The rising number of Americans who take out student loans - and the increasing size of those loans in accordance with ballooning tuition costs - is shaping a generation of college graduates. The effect of student loan debt on decisions such as moving out of the family residence, buying a home, getting married, and having children has been well-documented. But there may be further impacts of large-scale student debt that have gone relatively unexplored.
The AgeLab organized focus groups of student loan borrowers, organized by age group and by level of debt, to better understand how student debt is shaping peoples' life decisions and relationships across the life course.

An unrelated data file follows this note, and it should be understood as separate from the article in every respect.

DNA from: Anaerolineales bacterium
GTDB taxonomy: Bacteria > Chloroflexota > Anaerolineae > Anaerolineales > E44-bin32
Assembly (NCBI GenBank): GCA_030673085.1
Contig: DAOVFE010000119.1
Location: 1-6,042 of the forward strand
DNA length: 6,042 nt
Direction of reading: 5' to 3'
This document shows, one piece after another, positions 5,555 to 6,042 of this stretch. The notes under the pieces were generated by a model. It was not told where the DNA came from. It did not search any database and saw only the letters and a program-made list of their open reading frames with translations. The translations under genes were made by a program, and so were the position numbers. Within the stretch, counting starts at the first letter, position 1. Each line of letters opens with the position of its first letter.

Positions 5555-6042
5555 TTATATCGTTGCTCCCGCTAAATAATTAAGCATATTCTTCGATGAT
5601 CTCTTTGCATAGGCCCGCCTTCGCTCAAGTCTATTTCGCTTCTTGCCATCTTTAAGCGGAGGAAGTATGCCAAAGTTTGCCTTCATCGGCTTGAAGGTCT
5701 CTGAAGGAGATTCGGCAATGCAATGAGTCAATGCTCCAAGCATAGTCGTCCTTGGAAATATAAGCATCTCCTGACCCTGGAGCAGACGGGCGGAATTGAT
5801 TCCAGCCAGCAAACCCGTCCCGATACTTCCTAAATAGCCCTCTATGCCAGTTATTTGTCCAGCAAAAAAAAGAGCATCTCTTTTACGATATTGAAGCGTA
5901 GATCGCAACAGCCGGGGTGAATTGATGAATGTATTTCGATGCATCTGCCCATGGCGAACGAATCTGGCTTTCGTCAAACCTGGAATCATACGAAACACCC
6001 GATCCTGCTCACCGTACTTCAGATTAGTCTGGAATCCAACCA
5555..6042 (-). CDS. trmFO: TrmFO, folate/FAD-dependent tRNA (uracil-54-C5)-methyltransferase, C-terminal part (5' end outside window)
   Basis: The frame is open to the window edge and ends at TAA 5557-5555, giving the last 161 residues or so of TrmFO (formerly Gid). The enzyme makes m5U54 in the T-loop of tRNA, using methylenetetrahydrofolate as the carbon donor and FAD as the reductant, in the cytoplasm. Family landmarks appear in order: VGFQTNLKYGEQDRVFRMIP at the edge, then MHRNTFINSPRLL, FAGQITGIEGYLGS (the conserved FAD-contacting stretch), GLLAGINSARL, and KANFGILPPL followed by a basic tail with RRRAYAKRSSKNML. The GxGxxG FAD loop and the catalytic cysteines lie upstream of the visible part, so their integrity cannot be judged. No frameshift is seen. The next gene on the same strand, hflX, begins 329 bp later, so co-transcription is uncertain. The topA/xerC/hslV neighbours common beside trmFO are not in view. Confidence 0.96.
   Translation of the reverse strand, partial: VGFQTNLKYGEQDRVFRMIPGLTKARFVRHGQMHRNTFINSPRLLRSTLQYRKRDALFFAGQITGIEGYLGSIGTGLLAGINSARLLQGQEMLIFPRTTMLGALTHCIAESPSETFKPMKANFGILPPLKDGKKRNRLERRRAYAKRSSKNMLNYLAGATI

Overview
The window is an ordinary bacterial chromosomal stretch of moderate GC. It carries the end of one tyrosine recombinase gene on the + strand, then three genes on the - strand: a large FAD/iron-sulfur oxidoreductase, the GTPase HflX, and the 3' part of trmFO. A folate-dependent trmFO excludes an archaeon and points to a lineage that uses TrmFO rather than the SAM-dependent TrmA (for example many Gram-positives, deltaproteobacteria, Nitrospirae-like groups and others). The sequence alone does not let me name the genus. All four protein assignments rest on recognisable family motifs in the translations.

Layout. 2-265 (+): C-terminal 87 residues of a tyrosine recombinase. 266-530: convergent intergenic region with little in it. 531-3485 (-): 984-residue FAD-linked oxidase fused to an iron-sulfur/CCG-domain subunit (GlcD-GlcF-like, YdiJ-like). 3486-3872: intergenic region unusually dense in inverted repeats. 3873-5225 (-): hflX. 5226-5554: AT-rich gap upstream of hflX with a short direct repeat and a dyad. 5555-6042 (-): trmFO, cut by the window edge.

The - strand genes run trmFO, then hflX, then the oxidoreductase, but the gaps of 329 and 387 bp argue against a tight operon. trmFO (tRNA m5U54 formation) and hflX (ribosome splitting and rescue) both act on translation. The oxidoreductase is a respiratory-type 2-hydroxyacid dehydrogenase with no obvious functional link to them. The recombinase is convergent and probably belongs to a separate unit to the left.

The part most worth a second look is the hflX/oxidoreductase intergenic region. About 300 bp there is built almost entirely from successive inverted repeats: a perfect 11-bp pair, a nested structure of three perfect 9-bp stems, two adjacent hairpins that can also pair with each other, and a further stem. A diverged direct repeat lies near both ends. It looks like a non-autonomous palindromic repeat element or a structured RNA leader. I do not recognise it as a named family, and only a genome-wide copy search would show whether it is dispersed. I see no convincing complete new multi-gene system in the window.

In particular, the study explored the information-gathering and decision-making that people undergo prior to taking out loans, the effect of student loan debt on family relationships, the way that debt affects how people plan for and save for retirement, and how the burden of debt impacts their socioemotional and physical health and financial well-being.
This study is one of the first to explore the intersection of student debt and retirement planning, and is the first to explore these concepts through a mixed-methods approach and with borrowers of different ages.